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Iraqi troops and expats begin voting - ASHARQ AL-AWSAT English Archive 2005 -2017
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An Iraqi policeman casts his ballot at a polling station in the city of Ramadi, west of the capital Baghdad, on April 28, 2014, as members of the Iraqi security forces vote in the country's first election since the departure of US troops in late 2011. (AFP Photo/Azher Shallal)

An Iraqi policeman casts his ballot at a polling station in the city of Ramadi, west of the capital Baghdad, on April 28, 2014, as members of the Iraqi security forces vote in the country’s first election since the departure of US troops in late 2011. (AFP Photo/Azher Shallal)

London, Dubai and Amman, Asharq Al-Awsat—Iraq’s military, police, and medical staff began to cast votes in the country’s general election on Monday, despite attempts by militants to disrupt this week’s polls.

A string of attacks were reported on security checkpoints and polling stations across the country killing more than 20 people, according to news agencies, as members of Iraq’s million-strong security forces were joined by hospital staff and patients in casting early ballots, allowing them to be on duty when the rest of Iraq’s 22 million voters go the polls on Wednesday.

The deadliest reported attacks took place in the country’s north, at the town of Tuz Khormato and the city of Kirkuk, where suicide bombers attacked security checkpoints outside polling stations, killing six security forces members in each attack, and wounding several more.

The capital of Baghdad was also rocked by suicide bombings, including the districts of Azamiyah and Mansour, each of which killed several soldiers and police officers.

Monday also marked the second day of voting for Iraqi expatriates abroad, who began casting their votes on Sunday in over 20 countries worldwide.

Speaking on Sunday, officials of Iraq’s Higher Independent Electoral Commission said the voting process was running smoothly at the offices outside the country, although voters in the UAE complained about being prevented from voting for “unknown” reasons.

The head of elections administration at the Electoral Commission, Miqdad Al-Sharifi, announced the start of the elections in a number of countries in the early hours of Sunday, Iraq local time. He said the first country where Iraqis began to vote was New Zealand—where voting opened after midnight Baghdad time—followed by Australia.

Sharifi added that the Commission’s offices abroad opened 103 elections centers, providing 656 polling stations, and that Iraqis abroad will continue voting on Monday, while army and police personnel will start voting on Monday and continue on Tuesday.

Meanwhile, voting in the UK opened at 9:00 am local time at two voting centers in London, and one each in the cities of Glasgow, Manchester and Birmingham.

The director of the Electoral Commission’s office in Britain, Amjad Mohamed Reda, told Asharq Al-Awsat that the election process “was running smoothly and no problems were reported.”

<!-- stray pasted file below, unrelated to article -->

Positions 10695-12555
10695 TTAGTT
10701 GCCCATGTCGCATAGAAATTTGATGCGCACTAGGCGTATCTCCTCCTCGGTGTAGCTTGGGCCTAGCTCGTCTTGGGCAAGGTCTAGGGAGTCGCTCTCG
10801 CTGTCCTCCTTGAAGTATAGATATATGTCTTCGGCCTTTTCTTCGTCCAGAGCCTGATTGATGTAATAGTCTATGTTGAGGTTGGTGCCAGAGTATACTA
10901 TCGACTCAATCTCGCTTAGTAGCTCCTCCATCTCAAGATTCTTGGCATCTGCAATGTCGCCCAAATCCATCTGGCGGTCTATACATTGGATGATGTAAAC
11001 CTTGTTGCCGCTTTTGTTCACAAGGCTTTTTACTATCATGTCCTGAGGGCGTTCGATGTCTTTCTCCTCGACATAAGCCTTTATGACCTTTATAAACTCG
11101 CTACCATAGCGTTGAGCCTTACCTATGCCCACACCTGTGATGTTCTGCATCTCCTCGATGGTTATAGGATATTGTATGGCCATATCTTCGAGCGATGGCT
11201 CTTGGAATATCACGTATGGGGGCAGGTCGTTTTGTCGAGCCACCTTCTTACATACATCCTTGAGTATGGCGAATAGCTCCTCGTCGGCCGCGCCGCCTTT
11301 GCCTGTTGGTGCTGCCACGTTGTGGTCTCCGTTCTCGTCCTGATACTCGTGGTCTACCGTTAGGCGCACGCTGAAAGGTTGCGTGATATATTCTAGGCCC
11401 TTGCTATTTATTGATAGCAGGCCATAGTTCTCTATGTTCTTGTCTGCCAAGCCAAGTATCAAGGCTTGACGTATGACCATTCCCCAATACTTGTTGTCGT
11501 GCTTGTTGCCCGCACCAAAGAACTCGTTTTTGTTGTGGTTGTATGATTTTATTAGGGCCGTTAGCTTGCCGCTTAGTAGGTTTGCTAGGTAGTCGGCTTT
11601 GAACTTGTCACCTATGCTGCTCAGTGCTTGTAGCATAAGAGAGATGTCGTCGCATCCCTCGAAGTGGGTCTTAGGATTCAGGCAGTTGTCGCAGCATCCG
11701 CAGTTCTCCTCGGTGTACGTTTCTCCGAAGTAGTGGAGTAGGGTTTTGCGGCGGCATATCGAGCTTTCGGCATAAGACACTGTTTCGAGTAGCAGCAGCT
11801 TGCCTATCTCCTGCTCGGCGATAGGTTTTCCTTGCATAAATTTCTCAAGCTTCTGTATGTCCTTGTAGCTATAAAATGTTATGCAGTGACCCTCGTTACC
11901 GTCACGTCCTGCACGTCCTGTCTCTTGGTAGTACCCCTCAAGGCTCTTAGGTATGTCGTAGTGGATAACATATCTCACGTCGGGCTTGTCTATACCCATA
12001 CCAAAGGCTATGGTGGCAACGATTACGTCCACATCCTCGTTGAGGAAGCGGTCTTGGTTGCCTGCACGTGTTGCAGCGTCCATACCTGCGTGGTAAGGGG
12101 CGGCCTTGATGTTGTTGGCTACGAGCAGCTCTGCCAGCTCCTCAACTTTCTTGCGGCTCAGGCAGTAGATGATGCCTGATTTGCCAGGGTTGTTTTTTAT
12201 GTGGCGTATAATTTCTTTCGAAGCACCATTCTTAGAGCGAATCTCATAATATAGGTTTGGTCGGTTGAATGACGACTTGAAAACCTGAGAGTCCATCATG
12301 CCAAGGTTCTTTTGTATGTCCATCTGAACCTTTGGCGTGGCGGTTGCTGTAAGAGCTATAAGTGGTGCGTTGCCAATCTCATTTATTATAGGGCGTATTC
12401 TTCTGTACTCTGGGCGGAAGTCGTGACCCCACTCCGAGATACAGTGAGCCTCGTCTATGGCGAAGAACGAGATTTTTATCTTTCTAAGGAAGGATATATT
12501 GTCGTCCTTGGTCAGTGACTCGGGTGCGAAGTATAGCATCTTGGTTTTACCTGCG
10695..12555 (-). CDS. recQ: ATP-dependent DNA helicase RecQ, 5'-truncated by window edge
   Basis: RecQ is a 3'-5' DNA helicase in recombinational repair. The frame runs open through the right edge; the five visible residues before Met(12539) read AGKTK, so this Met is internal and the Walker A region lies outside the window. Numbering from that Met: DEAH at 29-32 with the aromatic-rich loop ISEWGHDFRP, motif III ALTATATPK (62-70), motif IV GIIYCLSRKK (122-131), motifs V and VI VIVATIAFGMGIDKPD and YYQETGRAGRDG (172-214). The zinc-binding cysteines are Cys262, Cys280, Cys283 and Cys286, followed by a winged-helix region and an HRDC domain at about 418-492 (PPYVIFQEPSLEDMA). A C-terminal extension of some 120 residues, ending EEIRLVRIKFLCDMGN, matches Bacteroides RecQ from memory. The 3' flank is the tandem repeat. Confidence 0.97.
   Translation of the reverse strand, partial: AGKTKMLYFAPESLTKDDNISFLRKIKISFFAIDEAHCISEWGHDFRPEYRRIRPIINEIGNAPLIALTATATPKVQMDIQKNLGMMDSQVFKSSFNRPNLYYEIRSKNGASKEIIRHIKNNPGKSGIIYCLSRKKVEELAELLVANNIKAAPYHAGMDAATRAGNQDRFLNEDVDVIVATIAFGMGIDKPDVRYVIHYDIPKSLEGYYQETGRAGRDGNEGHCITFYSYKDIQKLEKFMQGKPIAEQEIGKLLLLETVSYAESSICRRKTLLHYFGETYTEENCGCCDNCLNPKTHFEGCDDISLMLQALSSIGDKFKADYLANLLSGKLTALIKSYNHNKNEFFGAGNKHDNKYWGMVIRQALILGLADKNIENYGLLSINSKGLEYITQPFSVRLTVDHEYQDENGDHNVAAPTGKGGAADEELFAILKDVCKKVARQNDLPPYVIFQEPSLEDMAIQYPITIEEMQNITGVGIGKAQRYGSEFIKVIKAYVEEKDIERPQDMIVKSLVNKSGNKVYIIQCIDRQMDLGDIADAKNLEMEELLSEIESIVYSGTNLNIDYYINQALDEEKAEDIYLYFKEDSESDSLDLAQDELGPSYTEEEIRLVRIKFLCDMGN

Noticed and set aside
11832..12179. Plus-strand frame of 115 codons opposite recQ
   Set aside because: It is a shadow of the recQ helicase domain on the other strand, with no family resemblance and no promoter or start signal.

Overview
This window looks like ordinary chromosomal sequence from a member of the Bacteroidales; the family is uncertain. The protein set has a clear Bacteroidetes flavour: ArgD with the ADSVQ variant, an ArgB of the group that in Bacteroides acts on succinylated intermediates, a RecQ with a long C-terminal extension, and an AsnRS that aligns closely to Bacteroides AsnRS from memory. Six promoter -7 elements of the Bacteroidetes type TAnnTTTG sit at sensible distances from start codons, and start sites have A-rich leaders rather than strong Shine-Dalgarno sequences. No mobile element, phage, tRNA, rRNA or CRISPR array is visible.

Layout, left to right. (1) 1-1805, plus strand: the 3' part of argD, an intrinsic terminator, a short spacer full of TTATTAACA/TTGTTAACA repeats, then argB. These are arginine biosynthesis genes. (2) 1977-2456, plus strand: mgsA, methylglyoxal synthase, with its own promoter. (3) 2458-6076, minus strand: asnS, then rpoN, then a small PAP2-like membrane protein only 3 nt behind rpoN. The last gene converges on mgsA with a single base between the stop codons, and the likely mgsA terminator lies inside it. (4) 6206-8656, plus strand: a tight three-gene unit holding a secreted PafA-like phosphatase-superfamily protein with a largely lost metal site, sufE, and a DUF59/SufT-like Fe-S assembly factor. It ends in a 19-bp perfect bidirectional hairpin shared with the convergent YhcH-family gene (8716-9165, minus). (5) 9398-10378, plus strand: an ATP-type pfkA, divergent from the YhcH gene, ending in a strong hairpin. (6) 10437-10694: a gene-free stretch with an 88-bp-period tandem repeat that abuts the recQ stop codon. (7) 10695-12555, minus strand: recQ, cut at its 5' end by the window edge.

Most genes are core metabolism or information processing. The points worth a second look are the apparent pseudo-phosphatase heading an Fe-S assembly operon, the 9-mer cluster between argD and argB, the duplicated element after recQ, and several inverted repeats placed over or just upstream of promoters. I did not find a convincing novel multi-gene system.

“We have procedures regarding the required documents and the voters showed understanding of these requirements,” he added. Two of the basic Iraqi identity documents were required to cast a vote: an Iraqi passport, the Civil Status ID, the Nationality Document, and the 1957 Census Register Document. Reda said if a voter only had one document, a foreign passport or driving license would also be accepted.

Reda added there were no records of the number of voters yet as “registration and voting were carried out on the same day.” He said that 3,000 voters had turned out in the first three hours after the polls opened, and many more were expected.

Meanwhile, the director of the Emirati electoral office, Omar Al-Hadith, told the French news agency AFP that voting was taking place in two polling stations in Abu Dhabi and Dubai.

“There are no elections centers in the Gulf except in the UAE,” he said. “[These] should cover all Iraqis in the Gulf area.”

Hadith added that the official numbers provided by the consular services and the Emirati authorities showed that more than 52,000 Iraqis lived in the UAE, including 20,000–25,000 voters.

However, a number of voters in Gulf countries said they were unable to vote for reasons that were not made clear. Salam Anwar, an Iraqi who arrived in Dubai from Qatar, said: “We came this morning and queued in the sun with women and children and we were not allowed to vote.”

Anwar said some officials at the election center said the voting ban came from the UAE authorities, while others said the reason was a decision by the Iraqi Electoral Commission.

Hundreds of voters arrived at the Dubai election center, while turnout was expected to increase in the afternoon and evening.

Lina Mushtaq, an Iraqi woman living in the UAE, said after voting that “I want to see my country rise again, become prominent again, and to be a leading country again.”

Meanwhile, hundreds of the estimated 200,000 Iraqis resident in Jordan also went to polling stations in the Kingdom on Sunday, according to Reuters. Mohamed Samerrai said he hoped the elections would result in change in Iraq, and that the election turnout was great, the same as the hopes for a change of the current situation in the political arena.

Another Iraqi voter called Shahlaa, said she looked forward to a positive change, and that voters did not demand much more than security and safety, and called on MPs to fight corruption.

There are 14 election centers in Jordan, including 11 in Amman, one in Irbid, and two in Zarqa.